There are various theories floating around the Internet about Majora’s Mask. One where Link is actually dead and he’s accepting his own fate and the theory that the game is actually the five stages of grieve because either Link himself is dead (hence the first theory) or he’s grieving the death of Navi. (If you don’t know either one of these theories, click on the links and they’ll take you to each respective theory on ZeldaDungeon.net.)

But I’m not here to talk about that. I’m thinking more specifically about the Skull Kid.

There’s also a theory floating around that the Skull Kid from Ocarina of Time, Majora’s Mask, and Twilight Princess are the same Skull Kid. In Ocarina of Time, Link plays Saria’s Song for him. In Majora’s Mask, the Skull Kid mentions that Link has “the same smell as the fairy kid who taught me that song in the woods.” The Skull Kid from Twilight Princess also knows Saria’s Song.

And, according to the official Zelda timeline, these three games line up one right after another. First Ocarina of Time where Link first meets the Skull Kid, then, if the hero is successful, Majora’s Mask, and Twilight Princess is after that.

People also speculate that the Skull Kid wears the Mojora’s Mask because he is ashamed that he has no face. He has no friends and the mask makes him looking more intimidating, making us wonder what his past is really like.

So, with all that said, what is my point with this post?

I don’t think Majora’s Mask is about death in a concrete way. Sure, Link can be grieving, Link and/or Navi can be dead, but I think the main focus is the Skull Kid himself.

While the Skull Kid is the main antagonist, it’s not really him who is the bad guy. It’s the mask, Majora. The Skull Kid has been wearing it for so long that it’s taken over his mind and his body. Sure, he’s mischievous and likes to play tricks, but it wasn’t him who wanted to destroy everything. It was the mask.

In other words, I think Majora’s Mask is more about the death and loss of innocence.

All the Skull Kid wanted was to make friends, but the mask took over his mind and spirit. He wasn’t able to live the life he deserved or wanted because he found that mask and dared to put it on.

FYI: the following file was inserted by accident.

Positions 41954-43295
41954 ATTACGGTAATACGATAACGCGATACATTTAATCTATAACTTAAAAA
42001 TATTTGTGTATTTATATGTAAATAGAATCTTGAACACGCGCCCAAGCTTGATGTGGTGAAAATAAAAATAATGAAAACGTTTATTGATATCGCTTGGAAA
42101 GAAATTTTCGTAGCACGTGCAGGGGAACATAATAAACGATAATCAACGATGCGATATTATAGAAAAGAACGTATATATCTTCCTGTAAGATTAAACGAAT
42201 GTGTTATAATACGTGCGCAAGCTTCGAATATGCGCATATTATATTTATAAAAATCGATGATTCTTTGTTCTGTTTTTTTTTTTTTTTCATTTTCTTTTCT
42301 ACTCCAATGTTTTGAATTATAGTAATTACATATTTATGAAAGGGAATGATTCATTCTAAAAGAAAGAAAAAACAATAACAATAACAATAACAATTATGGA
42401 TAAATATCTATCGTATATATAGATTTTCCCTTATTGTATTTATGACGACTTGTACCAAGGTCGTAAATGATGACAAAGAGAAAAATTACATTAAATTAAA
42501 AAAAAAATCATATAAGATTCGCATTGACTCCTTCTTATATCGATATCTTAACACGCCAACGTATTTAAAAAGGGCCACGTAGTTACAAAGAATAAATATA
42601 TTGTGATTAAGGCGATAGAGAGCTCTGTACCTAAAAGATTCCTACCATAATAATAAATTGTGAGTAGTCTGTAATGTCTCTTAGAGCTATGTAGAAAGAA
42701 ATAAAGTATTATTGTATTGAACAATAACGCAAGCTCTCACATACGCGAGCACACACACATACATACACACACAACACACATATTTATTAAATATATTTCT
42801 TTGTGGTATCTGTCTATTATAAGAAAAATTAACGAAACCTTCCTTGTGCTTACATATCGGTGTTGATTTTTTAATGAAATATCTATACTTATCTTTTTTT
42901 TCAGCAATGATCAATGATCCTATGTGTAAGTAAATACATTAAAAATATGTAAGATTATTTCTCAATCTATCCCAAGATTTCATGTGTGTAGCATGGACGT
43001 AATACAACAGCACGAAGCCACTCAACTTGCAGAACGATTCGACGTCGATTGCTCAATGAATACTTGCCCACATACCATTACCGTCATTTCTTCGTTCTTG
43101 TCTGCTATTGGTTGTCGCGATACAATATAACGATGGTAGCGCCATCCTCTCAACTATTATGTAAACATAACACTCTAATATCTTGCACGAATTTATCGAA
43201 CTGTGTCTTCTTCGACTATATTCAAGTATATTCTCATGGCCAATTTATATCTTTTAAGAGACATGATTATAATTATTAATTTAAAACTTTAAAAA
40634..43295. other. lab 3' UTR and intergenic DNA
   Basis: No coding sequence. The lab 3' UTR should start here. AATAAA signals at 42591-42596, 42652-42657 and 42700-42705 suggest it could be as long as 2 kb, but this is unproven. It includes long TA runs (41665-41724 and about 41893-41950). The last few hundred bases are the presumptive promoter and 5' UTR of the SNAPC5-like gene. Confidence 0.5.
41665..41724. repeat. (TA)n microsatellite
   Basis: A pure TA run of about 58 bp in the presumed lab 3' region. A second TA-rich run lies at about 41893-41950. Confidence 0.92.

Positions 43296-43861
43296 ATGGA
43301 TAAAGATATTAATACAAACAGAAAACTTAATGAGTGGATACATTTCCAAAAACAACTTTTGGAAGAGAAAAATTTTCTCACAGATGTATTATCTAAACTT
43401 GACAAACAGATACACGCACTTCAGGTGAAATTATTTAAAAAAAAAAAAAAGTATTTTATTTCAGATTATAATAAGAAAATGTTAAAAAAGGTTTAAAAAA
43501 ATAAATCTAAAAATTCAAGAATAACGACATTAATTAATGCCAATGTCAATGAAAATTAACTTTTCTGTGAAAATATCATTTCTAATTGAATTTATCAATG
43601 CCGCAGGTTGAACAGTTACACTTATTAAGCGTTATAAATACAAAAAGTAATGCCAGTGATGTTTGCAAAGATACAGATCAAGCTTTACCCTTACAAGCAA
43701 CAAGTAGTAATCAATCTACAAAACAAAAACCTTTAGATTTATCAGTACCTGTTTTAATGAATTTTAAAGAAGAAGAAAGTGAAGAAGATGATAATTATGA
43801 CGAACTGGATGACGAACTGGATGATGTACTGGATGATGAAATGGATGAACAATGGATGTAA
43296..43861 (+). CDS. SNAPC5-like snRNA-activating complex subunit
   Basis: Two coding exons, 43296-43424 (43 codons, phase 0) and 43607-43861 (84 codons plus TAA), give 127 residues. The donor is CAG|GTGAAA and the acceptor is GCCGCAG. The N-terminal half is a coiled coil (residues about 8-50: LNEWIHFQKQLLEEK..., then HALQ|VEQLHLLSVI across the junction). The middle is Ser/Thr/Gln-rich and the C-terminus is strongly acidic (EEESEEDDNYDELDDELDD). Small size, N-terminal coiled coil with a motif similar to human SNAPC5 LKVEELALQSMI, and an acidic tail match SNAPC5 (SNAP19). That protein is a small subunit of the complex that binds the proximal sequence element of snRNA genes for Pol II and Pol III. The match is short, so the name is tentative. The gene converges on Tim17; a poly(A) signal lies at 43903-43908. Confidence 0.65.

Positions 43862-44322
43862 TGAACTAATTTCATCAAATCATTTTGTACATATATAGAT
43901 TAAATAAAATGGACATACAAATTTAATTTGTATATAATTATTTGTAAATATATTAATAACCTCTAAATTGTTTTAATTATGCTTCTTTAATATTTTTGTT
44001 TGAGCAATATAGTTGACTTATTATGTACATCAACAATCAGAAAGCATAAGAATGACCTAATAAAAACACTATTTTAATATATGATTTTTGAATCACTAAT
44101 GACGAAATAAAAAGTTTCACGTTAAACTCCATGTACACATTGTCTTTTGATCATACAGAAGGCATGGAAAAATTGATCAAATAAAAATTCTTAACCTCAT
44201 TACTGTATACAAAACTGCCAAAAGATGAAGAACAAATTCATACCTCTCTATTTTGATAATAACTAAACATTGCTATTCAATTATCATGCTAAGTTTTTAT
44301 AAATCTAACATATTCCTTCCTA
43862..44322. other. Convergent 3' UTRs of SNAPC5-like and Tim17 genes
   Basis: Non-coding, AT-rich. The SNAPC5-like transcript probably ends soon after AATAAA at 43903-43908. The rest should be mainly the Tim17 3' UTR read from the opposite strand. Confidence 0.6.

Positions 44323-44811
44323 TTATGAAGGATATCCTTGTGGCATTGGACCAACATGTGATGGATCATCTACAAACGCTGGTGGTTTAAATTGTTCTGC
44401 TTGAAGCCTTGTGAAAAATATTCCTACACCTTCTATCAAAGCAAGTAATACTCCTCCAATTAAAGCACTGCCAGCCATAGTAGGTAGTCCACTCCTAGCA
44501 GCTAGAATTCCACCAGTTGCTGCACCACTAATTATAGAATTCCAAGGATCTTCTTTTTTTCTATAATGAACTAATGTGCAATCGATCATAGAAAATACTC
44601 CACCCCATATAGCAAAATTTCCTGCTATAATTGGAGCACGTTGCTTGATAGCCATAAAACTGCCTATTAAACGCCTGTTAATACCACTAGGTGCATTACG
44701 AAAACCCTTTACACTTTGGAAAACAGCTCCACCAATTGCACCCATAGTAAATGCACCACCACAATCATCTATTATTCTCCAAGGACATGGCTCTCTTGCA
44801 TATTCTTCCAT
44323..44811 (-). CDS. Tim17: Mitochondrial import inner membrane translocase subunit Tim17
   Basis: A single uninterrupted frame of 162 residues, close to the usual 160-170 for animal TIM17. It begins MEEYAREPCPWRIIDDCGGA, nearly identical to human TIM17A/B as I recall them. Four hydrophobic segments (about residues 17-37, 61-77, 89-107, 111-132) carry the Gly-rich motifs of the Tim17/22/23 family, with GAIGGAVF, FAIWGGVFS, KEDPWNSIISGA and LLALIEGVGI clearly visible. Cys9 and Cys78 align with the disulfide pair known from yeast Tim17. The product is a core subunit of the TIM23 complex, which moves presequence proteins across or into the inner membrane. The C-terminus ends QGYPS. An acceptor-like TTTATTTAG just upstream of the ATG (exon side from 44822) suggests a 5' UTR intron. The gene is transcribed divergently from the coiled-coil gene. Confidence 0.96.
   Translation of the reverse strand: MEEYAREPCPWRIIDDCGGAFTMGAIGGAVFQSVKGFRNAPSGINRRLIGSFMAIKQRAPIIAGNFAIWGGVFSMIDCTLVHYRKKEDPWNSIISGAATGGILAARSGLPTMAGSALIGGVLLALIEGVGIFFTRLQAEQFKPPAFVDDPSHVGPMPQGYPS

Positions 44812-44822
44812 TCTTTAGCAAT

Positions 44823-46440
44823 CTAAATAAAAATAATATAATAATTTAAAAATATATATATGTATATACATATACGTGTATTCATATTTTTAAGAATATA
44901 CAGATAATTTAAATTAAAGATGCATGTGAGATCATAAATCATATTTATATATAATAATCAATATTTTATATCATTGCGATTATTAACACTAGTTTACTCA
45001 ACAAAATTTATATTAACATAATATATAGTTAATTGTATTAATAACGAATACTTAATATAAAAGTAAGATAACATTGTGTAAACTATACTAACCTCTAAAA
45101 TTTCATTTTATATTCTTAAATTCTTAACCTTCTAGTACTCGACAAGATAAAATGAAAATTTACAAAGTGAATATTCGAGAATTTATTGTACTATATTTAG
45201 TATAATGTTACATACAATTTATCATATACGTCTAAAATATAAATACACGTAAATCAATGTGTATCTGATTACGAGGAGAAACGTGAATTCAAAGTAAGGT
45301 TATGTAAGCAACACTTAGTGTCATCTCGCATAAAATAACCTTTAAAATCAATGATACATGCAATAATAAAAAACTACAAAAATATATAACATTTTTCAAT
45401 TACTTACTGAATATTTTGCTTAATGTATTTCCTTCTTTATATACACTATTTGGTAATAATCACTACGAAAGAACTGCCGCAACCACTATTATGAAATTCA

This can also pertain to Link as well. In Ocarina of Time he traveled seven years back and forth between being a child and an adult. He was asleep for seven years and when he woke up, he realized that he had suddenly gone through puberty. What a shock, huh?

In Majora’s Mask, he’s a child as it’s on the “hero is successful” part of the timeline. But here’s the thing:

  • Link may be dead. In that case, he lost his childhood.
  • Link may be grieving the death of Navi. If that’s the case, he remembers everything that happened in Ocarina of Time. He’s been in the mind of his adult-self. He knows things a ten-year-old shouldn’t.
  • Link may be normal, everything’s fine and dandy, but what happens in Majora’s Mask? The world is ending and Link transforms himself into various races and people through the many masks he collects. By doing this, he could very well stoop down to the Skull Kid’s level. Those masks could warp Link’s mind just like the Majora’s Mask did to the Skull Kid

And that’s all I’ve got. Sure, Majora’s Mask is about death and turmoil, but I think there’s much more to it than meets the eye.

What are your thoughts? Am I making any sense? Do you have different thoughts? Let me know in the comments below!

This theory was expanded on NowLoading.co. Check it out!